Southern Railway of British Columbia

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Southern Railway of British Columbia
SRY logo.png
Reporting markSRY
LocaleVancouver Island and Lower Mainland, British Columbia
Dates of operation1989–
PredecessorBritish Columbia Electric Railway
Track gauge1,435 mm (4 ft 8 12 in) standard gauge
Length132 mi (212 km)
HeadquartersNew Westminster, BC, Canada
WebsiteSouthern Railway

The Southern Railway of British Columbia, branded as SRY Rail Link (reporting mark SRY) is a Canadian short line railway operating in the southwestern British Columbia. The main facility is the port at Annacis Island with major import of cars, export of forestry products, and other shipments. The railway has interconnections with three Class I railroads, including Canadian Pacific (CP), Canadian National (CN) and Burlington Northern Santa Fe (BNSF). It operates a fleet of 29 locomotives, mostly consisting of EMD GP-9 & SW900 locomotives. It also rosters 5 unique Ex. Canadian National Railway GMD-1 locomotives, and also runs 3 SD38-2 locomotives, and 1 SD38AC. The railroad also operates a fleet 2,000 rail cars, SRY hauls approximately 70,000 carloads per year. It operates around 123 miles (198 km) of track, 62 miles (100 km) of which is mainline track.[1]


SRY boxcar

The Provincial government sold the railway to the Itel Rail Group in 1988. The railway was renamed the Southern Railway of British Columbia. The line was originally built in 1910 as the British Columbia Electric Railway (BCER), an interurban trolley service for passengers (until 1950) as well as for freight such as farm produce. The railway was taken over by Crown corporation BC Hydro in 1961 and was known as the BC Hydro Railway. In 1994 it was bought by Washington Group International but kept the SRY name. The Washington Group has since merged with URS. To this day the Province and BC Hydro retain the right to reintroduce passenger service.[2] In recent years, with congestion and growing environmental concerns, there has been increasing demand for this service, and willingness to pay, from persons wishing to travel among Fraser Valley communities other than by private automobile.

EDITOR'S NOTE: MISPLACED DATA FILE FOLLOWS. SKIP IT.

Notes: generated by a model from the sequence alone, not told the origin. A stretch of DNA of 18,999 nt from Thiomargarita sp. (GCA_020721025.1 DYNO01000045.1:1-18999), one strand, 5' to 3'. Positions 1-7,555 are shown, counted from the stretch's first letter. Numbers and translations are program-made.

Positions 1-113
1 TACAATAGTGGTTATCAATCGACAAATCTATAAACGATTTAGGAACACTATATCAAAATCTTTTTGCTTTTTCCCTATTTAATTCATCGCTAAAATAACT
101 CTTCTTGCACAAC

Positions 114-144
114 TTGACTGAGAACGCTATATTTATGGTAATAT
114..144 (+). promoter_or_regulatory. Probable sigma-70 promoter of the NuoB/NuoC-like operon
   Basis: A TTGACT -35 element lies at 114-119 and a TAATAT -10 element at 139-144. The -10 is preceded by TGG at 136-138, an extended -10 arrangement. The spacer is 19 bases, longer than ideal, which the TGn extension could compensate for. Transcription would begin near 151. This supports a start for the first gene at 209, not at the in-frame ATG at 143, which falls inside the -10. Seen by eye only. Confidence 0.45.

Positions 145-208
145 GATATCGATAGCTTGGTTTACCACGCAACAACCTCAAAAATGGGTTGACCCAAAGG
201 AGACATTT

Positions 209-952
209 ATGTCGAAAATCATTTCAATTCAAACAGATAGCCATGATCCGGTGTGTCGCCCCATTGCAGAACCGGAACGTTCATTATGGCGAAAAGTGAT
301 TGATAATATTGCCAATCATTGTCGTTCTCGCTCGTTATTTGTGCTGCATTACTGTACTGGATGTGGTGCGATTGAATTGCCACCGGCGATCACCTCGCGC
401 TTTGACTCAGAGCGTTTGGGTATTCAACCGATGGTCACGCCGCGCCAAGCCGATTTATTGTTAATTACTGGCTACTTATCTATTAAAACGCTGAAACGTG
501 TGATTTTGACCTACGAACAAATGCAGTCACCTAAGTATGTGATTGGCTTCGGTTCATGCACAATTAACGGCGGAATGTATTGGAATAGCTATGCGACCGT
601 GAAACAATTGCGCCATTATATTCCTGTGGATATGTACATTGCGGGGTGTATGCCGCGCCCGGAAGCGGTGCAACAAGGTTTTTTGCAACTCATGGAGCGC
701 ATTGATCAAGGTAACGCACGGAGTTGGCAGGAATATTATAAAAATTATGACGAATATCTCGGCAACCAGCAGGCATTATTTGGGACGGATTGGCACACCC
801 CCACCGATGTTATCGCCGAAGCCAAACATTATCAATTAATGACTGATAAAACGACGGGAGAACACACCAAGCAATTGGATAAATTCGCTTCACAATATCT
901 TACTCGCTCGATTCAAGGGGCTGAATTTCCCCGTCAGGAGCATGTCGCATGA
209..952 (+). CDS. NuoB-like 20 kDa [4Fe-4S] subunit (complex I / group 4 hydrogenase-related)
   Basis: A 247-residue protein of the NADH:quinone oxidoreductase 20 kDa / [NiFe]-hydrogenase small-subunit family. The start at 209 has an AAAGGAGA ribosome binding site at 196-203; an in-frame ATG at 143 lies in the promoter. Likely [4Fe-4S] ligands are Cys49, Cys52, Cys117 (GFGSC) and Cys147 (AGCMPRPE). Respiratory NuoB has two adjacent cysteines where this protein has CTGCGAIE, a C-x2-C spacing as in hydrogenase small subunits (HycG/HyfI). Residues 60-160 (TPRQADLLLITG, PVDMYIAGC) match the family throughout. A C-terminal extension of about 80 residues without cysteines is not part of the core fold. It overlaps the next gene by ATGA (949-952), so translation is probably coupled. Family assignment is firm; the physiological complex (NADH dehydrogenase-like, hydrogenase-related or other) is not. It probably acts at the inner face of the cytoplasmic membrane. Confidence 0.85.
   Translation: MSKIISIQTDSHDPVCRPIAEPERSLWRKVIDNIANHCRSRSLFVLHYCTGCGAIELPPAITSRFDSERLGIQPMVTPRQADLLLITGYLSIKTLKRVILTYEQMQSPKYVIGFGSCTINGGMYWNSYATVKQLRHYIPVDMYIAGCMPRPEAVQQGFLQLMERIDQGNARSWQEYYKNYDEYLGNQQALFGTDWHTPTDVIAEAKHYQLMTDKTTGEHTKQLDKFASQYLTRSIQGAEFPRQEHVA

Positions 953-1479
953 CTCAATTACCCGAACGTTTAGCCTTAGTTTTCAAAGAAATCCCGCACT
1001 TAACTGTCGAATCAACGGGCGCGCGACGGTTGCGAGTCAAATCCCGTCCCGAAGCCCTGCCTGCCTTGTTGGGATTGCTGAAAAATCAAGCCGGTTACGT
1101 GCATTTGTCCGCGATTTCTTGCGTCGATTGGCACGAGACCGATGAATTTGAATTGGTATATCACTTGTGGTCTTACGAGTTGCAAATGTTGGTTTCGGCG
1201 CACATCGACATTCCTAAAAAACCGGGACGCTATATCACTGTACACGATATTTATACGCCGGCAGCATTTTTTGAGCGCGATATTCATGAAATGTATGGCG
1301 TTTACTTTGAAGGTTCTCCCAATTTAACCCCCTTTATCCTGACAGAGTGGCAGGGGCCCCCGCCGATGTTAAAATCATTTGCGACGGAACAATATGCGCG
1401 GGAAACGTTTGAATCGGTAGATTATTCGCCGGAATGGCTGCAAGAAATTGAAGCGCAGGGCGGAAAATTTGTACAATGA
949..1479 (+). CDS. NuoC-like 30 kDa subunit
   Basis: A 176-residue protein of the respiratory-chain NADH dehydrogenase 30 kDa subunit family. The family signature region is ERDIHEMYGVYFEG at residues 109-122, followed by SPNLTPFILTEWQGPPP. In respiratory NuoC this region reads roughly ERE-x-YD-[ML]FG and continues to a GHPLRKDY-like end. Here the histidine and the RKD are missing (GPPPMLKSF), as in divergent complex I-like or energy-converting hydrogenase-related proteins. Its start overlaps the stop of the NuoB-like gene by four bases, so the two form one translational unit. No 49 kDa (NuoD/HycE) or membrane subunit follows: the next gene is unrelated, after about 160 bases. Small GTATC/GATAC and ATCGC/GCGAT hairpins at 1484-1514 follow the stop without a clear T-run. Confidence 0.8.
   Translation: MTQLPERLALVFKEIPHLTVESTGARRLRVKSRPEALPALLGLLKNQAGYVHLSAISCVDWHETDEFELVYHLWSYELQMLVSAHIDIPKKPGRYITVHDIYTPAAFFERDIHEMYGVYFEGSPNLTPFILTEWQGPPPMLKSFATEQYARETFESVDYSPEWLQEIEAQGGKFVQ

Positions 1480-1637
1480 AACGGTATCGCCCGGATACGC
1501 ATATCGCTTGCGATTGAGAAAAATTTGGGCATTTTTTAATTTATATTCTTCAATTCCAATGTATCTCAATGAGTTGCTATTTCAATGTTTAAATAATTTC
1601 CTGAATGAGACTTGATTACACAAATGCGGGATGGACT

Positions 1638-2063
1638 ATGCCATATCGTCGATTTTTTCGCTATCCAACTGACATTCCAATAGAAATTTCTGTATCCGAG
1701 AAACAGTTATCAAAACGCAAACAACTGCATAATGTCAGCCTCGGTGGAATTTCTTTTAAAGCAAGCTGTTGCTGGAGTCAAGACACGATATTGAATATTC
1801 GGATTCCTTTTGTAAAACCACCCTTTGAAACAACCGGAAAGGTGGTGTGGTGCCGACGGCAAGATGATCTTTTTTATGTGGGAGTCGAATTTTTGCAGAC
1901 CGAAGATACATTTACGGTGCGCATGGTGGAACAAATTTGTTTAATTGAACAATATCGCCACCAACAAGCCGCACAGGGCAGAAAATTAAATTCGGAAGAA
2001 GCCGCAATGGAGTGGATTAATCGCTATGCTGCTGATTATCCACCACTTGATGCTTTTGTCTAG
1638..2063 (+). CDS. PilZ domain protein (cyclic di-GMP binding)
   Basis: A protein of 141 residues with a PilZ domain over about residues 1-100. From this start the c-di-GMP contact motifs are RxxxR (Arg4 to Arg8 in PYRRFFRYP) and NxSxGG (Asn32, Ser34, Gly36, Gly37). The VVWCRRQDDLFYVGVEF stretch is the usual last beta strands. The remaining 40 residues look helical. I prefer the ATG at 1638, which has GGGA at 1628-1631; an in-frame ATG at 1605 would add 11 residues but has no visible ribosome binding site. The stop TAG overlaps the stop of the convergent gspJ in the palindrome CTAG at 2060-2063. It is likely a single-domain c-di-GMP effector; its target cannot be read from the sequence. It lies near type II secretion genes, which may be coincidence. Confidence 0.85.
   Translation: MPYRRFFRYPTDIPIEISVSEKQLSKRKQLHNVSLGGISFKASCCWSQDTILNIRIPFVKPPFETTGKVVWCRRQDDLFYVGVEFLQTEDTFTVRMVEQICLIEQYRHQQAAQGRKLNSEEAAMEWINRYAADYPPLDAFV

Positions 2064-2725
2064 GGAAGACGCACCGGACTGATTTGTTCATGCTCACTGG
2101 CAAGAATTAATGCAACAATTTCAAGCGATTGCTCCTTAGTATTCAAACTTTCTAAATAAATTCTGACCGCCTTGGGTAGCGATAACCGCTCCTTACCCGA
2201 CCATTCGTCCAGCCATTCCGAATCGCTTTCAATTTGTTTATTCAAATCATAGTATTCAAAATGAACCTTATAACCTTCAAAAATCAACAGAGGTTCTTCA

See also[edit]


  1. ^ "SRY Rail Link - Profile". Archived from the original on December 10, 2011.
  2. ^ Lewis, Brian (July 7, 2009). "Rail reality grows with Hydro's revelation". The Province. Archived from the original on March 4, 2016.

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